By 32 years old he made partner, his mother told the local Poughkeepsie Journal, “He has worked hard and diligently throughout his whole career…He was one of the youngest partners ever at Price Waterhouse.”
“When you’re young, you want to be friends with people. But leadership is not a popularity contest. It’s about making some tough decisions, trying to give counsel and trying to make the best decisions for your team,” divulges Ed.
A Change in Course
Having reached the pinnacle of his profession at such a young age, Bastian explained to David Rubenstein in an interview posted on YouTube how he began to consider what would be next for his career. “I said [to myself], if I’m in a company where my pinnacle of success is 32, I need to go someplace to learn more – I need to continue to develop…the partners at that time thought I was crazy to leave but I decided I wanted to try something different.”
Ultimately, he told the NYT, “as an accountant, you’re not making the decision — you’re not bringing business ideas and being accountable for the results. I wanted to own the result.”
“I got a call from a friend that said ‘Pepsi was hiring’ and he introduced me to a person at Frito-Lay down in Texas,” says Bastian. “I moved down to Dallas and I don’t have a graduate degree, I just went to an undergraduate at St. Bonaventure, I’ve always considered to this day my training at PepsiCo – my seven years spent their – as my postgraduate work.”
Further detailing his time with the company, Ed discloses, “I worked at Frito-Lay International, which was a conglomeration of all these snack companies around the world. Each had its own snacks, its own flavors and brands, and Frito was on an acquisition binge. We would acquire brands in the U.K. or in the Netherlands or in China or in Russia.”
A heavy dose of travel was injected into Bastian’s life, he tells the story, “we would get on the Frito-Lay plane on a Monday and visit three, four, five countries around the world, get back Friday evening in Dallas for the weekend, and the next Monday we’d hit another set of countries. I was on the road 90 percent of the time.”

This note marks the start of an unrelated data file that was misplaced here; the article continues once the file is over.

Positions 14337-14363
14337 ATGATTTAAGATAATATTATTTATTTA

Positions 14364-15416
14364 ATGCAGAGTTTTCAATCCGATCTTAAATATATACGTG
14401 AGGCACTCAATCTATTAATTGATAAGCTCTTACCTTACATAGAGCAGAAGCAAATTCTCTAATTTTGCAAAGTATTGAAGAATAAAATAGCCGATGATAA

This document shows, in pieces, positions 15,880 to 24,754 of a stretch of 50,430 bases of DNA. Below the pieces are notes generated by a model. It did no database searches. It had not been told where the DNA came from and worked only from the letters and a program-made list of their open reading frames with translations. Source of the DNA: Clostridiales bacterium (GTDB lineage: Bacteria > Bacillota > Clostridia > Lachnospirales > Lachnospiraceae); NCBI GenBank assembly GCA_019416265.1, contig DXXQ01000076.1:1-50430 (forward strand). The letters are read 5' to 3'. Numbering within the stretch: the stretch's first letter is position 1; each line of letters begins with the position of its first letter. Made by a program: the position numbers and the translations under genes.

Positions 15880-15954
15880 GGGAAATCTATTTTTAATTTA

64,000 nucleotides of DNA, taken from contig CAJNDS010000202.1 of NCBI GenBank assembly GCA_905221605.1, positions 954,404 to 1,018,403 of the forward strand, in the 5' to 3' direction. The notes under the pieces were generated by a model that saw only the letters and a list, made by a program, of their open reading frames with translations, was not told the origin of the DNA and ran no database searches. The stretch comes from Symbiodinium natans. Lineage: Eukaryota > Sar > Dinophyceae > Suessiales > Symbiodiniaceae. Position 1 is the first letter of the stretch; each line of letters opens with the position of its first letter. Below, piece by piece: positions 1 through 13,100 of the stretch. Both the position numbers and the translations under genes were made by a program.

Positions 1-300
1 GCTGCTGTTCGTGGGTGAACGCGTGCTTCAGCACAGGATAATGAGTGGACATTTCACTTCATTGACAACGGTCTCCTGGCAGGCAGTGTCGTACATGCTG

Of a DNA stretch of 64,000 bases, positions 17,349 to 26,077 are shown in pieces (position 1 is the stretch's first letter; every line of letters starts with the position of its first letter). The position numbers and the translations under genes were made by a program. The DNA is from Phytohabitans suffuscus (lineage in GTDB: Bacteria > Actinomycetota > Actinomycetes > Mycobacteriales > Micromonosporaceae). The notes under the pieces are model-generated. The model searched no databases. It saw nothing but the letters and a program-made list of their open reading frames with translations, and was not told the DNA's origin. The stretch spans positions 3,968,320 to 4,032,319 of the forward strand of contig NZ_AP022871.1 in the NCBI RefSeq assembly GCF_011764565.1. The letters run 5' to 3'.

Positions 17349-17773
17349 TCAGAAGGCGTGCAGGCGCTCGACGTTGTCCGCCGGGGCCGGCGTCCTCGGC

Constantly being away from home wreaked havoc in his personal life – it ended his marriage. Cheerfully finding the silver lining, he says, “It was hard…it was difficult. But from a business standpoint, it was incredible.”
Crush on the Aviation Industry
Ed wasn’t planning on leaving his position this time, however, when a friend called telling him about a job opening at Delta, he began to consider his growing infatuation with the aviation industry.
“I was an active business traveler, I was traveling probably 80% of my time – a lot internationally – so I already thought I knew how the airlines worked and I knew all the things that needed to be fixed about the airlines to actually make them better,” says Bastian. Upon arriving at the company and getting to peel back the curtain, himself, he realized there was much more to the industry than he initially thought.
Notice how he disregards conventional wisdom, always following his gut despite possible risk to his career.
Delta Air Lines
Ed joined Delta in 1998 as Vice President – Finance and Controller and was promoted to Senior Vice President in 2000. The next year, the airline industry would be absolutely decimated.
“Yeah. 9/11 happened and changed all of our worlds. I was in Atlanta and watched the second plane hit on TV. Being in the airline business, your first thought is the safety of your crew and your team. There was immediately a worldwide ground stop on air travel, and we had to put all our planes down immediately,” he recounts.
Bastian continues, “In Atlanta, it was eerie. Our offices are right across from the airfield, and there was just the sound of silence for several days. It was like a pall that sat over the airport, the office, everything. We saw international business drop to almost nothing overnight. We had to let 15,000 people go in two weeks because we didn’t have any cash coming in. It took us 10 years as a company to recover from that.”
Leaving the Company
Choosing to leave Delta in 2004 due to a belief that the company had lost its way in a very meaningful manner, Ed moved on to another nearby Atlanta-based company.
Acting as the Senior Vice President and Chief Financial Officer of Acuity, Bastian confesses, “after about six weeks I was really bored. You get the jet fuel racing through your veins at the airline industry and it’s just tough…it’s tough to compare it to other industries.”